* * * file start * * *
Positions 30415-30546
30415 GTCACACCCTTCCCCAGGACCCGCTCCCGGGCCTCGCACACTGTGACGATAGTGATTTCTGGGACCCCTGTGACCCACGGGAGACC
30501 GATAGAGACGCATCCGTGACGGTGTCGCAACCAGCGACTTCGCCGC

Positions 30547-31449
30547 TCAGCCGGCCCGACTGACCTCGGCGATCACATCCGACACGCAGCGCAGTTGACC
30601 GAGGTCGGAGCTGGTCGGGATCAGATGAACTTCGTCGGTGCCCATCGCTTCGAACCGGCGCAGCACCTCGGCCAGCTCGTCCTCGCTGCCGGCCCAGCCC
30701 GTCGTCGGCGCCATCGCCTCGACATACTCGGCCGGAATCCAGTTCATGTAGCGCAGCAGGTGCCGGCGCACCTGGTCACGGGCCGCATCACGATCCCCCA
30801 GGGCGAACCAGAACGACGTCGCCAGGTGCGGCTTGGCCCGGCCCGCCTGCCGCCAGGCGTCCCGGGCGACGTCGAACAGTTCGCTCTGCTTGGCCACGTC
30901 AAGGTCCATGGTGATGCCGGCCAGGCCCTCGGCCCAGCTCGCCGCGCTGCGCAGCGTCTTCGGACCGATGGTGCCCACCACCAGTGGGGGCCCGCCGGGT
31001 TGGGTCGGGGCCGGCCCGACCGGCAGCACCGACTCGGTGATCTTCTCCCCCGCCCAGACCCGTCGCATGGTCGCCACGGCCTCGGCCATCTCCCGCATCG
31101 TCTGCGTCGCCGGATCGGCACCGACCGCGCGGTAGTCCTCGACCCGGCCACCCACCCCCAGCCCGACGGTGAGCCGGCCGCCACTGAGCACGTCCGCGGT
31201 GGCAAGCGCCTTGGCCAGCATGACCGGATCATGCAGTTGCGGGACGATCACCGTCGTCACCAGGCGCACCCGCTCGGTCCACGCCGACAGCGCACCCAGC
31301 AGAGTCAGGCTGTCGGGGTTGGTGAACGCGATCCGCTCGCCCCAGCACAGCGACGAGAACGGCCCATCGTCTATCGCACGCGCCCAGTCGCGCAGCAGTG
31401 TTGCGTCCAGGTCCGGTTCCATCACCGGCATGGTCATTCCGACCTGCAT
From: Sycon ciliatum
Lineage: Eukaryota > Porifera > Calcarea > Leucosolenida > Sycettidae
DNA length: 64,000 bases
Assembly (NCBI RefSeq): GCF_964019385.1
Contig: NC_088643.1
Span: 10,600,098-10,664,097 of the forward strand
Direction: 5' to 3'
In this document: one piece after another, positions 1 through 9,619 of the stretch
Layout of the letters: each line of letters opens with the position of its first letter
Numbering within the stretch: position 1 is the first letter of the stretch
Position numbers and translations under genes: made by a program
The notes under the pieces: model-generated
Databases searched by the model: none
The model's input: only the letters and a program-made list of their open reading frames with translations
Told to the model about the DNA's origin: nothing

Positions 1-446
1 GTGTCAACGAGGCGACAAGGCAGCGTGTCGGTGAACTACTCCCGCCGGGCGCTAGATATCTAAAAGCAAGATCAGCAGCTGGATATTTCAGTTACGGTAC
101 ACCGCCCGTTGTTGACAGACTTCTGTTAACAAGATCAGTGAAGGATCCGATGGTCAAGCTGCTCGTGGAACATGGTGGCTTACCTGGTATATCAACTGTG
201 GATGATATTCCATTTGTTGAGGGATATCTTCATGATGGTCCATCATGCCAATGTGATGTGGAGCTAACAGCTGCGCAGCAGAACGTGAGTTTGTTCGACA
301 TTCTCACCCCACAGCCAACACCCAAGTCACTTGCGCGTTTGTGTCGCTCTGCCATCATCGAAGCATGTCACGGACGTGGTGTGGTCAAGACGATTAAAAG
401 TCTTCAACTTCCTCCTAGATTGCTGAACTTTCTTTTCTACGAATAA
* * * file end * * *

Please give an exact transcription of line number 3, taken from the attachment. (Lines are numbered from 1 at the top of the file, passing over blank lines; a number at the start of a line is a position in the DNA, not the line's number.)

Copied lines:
30501 GATAGAGACGCATCCGTGACGGTGTCGCAACCAGCGACTTCGCCGC